Back to the future in Russia

With the latest developments in Russia and the ban on food imports from the EU, the USA, Canada, Australia and Norway, we have an example of how the Russian economy can be thrown off course by political events. The economy will not develop properly until politicians stop meddling with markets. As far as pork is concerned Russia imports about a quarter of its pigmeat needs and this ban will hit some of the world’s big pork exporters – but it could hurt Russians much more than the exporting countries in the short run and it’s safe to predict the return of price controls, the black market and queues outside butchers’ shops in Moscow before too long. (It’s worth noting here that the trade ban does not yet include pet food – so what chance a hike in the sales of 5 star pet food to Russia in the next few weeks?)

The EU exports about 25% of its pork exports to Russia and, over a full year, this amounts to around 750,000 tonnes in a normal year but an ASF-linked ban on EU pork exports to Russia has been in place since February this year so at first sight the latest news  doesn’t make the situation any worse for EU sales of pork.  Similarly, the US has had a de facto ban on its pork exports to Russia since last year as it has tried to build a ractopamine-free supply chain to meet Rosselkhoznadzor’s rules on this additive: again, no real change for US exports with the latest news. The annual sales of US pork products to Russia in 2012 were c. 100,000 tonnes – or about 4% of its annual exports. In all, the USA and the EU together would expect to sell around 850,000 tonnes of pigmeat to Russia in a normal year—that’s about 12% of the global pork trade. This number puts the quote by the Russian Prime Minister Dimitry Medvedev in context, “Of course, Russian farmers will have to accomplish a lot and work hard, but this opportunity to launch and expand import-substituting production facilities should not be missed”.

This import gap simply cannot be filled by Russia’s domestic production quickly – in terms of quantity or quality. And, as I pointed out in the May 2014 issue of Whole Hog, Brazil would have to more than double its current exports of pork to Russia to make up this deficiency. It can’t be done.

The Russian meat industry chart reproduced here is sourced from a presentation by Sergey Yushin, the President of Russia’s National Meat Association in February this year – his figures appear to be rather different than the export data provided by Western sources but we can use his chart as an illustration.

In the short term Canada’s pork exports to Russia will be hit hard by the latest ban (c. 15% of Canada’s exports and around 150,000 tonnes in a full year) but this just adds to the Russian import deficit and the impact on Russian consumers – and scale of the challenge to domestic producers (or Brazilian ones) to fill this gap. It’s just not possible. Similar points can be made about poultrymeat and beef. I am more inclined to accept the views of the USA’s National Chicken Council, “The biggest impact, we believe, will be on Russian citizens who will be burdened by higher prices for all food products, especially meat and poultry. The price of poultry in Russia is already rising and has recently been increasing at a rate of 2-3% per week.” Stand by for the return of the queue outside butchers’ shops in Moscow. Last Friday the Russian Ministry of Agriculture was reported to be discussing the introduction of price controls for domestic food producers – shades of the 1970s and 1980s when Communist ideology almost starved the Russian people – back to the future!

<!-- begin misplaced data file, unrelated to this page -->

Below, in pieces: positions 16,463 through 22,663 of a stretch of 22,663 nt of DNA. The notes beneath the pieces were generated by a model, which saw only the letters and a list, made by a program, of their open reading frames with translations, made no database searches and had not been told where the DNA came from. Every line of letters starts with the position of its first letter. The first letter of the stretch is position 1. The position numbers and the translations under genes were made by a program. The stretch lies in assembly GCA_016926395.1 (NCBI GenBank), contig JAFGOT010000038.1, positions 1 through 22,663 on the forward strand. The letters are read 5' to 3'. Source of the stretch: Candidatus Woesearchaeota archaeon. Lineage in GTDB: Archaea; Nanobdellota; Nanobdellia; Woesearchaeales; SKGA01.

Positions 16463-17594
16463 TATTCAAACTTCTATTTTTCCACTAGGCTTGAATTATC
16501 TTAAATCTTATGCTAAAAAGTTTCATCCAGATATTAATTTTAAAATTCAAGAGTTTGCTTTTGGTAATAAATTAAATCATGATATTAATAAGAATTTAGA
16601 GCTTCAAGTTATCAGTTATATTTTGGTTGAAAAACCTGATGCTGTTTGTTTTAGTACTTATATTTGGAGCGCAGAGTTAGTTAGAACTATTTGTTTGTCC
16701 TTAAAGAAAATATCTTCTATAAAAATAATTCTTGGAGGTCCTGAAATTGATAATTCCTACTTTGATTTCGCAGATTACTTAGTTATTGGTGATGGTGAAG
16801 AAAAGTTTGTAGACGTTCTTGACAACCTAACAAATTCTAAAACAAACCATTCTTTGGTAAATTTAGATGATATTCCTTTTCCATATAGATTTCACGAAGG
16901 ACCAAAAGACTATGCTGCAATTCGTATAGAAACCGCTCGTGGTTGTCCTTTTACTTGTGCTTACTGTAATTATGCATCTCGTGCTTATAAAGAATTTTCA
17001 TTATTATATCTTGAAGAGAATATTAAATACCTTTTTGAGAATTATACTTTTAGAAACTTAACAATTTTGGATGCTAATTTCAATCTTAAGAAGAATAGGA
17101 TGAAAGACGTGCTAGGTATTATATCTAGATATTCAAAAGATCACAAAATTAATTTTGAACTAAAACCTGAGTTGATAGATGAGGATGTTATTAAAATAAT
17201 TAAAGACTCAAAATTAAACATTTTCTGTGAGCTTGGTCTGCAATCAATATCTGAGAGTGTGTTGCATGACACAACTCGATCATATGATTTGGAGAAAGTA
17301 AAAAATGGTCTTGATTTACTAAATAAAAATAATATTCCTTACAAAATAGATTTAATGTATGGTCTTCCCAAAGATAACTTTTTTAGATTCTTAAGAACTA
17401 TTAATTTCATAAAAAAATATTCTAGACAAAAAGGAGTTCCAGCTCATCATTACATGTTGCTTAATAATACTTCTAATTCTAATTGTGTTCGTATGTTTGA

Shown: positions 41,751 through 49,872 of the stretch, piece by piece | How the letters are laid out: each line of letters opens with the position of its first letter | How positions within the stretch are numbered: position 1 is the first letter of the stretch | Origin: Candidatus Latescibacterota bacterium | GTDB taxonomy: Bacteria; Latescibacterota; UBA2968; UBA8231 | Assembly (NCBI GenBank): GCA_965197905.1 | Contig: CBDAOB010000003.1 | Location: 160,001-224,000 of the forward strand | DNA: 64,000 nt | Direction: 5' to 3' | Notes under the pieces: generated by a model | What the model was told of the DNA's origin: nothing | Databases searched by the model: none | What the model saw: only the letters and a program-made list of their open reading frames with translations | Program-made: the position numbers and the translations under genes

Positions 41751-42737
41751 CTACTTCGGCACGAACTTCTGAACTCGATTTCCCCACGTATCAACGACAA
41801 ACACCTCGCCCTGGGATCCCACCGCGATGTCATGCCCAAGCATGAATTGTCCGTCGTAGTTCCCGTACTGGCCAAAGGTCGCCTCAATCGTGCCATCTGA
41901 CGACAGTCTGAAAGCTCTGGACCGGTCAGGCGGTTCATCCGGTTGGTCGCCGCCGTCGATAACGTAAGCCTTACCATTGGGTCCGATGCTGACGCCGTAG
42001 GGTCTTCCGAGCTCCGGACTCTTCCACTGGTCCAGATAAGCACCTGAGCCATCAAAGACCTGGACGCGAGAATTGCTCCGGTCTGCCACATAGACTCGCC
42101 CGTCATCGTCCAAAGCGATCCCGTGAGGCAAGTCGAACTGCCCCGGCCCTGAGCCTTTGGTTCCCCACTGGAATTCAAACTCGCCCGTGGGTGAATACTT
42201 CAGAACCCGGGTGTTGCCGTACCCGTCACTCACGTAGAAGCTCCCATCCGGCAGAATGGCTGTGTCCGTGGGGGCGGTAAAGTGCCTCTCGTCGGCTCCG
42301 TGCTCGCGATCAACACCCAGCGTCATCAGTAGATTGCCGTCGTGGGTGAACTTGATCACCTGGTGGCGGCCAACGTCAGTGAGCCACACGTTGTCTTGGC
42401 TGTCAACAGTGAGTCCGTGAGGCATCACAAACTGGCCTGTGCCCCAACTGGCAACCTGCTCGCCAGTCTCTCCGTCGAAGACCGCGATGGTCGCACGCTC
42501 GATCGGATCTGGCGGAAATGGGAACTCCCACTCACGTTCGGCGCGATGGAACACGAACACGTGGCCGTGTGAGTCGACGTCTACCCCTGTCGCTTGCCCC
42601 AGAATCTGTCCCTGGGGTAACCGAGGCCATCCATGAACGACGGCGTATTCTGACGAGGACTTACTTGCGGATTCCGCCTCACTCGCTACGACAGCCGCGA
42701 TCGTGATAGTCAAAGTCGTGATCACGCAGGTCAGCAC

To add to this, Russia is already subject to a WTO complaint for its previous ASF-related ban on pork exports from the EU – and that will probably lead to a very large WTO-sanctioned bill for Russia. More WTO complaints are likely to follow after this week’s news. President Putin certainly has stirred a hornets’ nest – but that may not worry him. His strategic objective may be to kick-start the Russian agri-food industry into greater self-sufficiency.

Clearly, some companies and supply chains – not just the pig and pork industry  – will be hit hard in the short term by the Russian trade bans and I do not dismiss this. Restaurants and supermarkets in Moscow, St Petersburg and other big cities in Russia will close, pig farmers and packers in Canada will be hit, and everyone, everywhere will take a long hard look a whether the Russian market is worth selling to, or investing in.  Those of us who endured the Cold War with Russia from 1945-89 know that the Soviet Union had problems because of economic mismanagement – it wasn’t military might that the Soviets lacked. This latest trade spat is, perhaps, an example of politics trying to push markets in a direction that they do not want to go.